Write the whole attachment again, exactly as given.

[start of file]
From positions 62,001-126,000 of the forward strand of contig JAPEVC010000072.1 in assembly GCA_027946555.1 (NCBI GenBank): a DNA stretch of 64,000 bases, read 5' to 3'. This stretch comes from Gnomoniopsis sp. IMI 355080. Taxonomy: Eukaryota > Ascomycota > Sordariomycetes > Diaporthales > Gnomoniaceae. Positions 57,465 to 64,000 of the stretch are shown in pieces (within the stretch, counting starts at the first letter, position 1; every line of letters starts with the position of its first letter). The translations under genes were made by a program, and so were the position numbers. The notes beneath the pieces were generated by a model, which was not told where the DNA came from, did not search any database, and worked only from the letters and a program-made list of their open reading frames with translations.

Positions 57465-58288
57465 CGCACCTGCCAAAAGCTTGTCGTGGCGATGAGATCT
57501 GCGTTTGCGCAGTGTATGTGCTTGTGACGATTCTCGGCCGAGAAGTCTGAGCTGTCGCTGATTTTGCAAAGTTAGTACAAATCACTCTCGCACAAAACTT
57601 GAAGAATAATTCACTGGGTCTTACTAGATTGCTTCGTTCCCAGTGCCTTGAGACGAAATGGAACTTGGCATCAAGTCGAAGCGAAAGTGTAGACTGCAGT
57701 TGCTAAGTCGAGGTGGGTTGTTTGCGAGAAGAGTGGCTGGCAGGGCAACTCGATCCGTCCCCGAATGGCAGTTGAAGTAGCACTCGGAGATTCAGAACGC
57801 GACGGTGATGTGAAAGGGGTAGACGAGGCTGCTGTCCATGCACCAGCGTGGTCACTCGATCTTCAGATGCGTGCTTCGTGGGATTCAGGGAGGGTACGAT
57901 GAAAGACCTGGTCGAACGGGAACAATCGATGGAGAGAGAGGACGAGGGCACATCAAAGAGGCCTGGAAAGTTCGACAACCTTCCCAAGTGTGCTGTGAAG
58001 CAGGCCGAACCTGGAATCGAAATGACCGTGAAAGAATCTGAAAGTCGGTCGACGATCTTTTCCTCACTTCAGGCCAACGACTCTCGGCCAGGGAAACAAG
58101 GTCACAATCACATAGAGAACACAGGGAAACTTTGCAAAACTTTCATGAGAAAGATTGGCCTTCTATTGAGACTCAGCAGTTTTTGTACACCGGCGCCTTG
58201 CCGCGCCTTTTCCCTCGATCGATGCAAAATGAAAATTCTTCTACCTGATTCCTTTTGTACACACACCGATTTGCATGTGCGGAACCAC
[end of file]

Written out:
From positions 62,001-126,000 of the forward strand of contig JAPEVC010000072.1 in assembly GCA_027946555.1 (NCBI GenBank): a DNA stretch of 64,000 bases, read 5' to 3'. This stretch comes from Gnomoniopsis sp. IMI 355080. Taxonomy: Eukaryota > Ascomycota > Sordariomycetes > Diaporthales > Gnomoniaceae. Positions 57,465 to 64,000 of the stretch are shown in pieces (within the stretch, counting starts at the first letter, position 1; every line of letters starts with the position of its first letter). The translations under genes were made by a program, and so were the position numbers. The notes beneath the pieces were generated by a model, which was not told where the DNA came from, did not search any database, and worked only from the letters and a program-made list of their open reading frames with translations.

Positions 57465-58288
57465 CGCACCTGCCAAAAGCTTGTCGTGGCGATGAGATCT
57501 GCGTTTGCGCAGTGTATGTGCTTGTGACGATTCTCGGCCGAGAAGTCTGAGCTGTCGCTGATTTTGCAAAGTTAGTACAAATCACTCTCGCACAAAACTT
57601 GAAGAATAATTCACTGGGTCTTACTAGATTGCTTCGTTCCCAGTGCCTTGAGACGAAATGGAACTTGGCATCAAGTCGAAGCGAAAGTGTAGACTGCAGT
57701 TGCTAAGTCGAGGTGGGTTGTTTGCGAGAAGAGTGGCTGGCAGGGCAACTCGATCCGTCCCCGAATGGCAGTTGAAGTAGCACTCGGAGATTCAGAACGC
57801 GACGGTGATGTGAAAGGGGTAGACGAGGCTGCTGTCCATGCACCAGCGTGGTCACTCGATCTTCAGATGCGTGCTTCGTGGGATTCAGGGAGGGTACGAT
57901 GAAAGACCTGGTCGAACGGGAACAATCGATGGAGAGAGAGGACGAGGGCACATCAAAGAGGCCTGGAAAGTTCGACAACCTTCCCAAGTGTGCTGTGAAG
58001 CAGGCCGAACCTGGAATCGAAATGACCGTGAAAGAATCTGAAAGTCGGTCGACGATCTTTTCCTCACTTCAGGCCAACGACTCTCGGCCAGGGAAACAAG
58101 GTCACAATCACATAGAGAACACAGGGAAACTTTGCAAAACTTTCATGAGAAAGATTGGCCTTCTATTGAGACTCAGCAGTTTTTGTACACCGGCGCCTTG
58201 CCGCGCCTTTTCCCTCGATCGATGCAAAATGAAAATTCTTCTACCTGATTCCTTTTGTACACACACCGATTTGCATGTGCGGAACCAC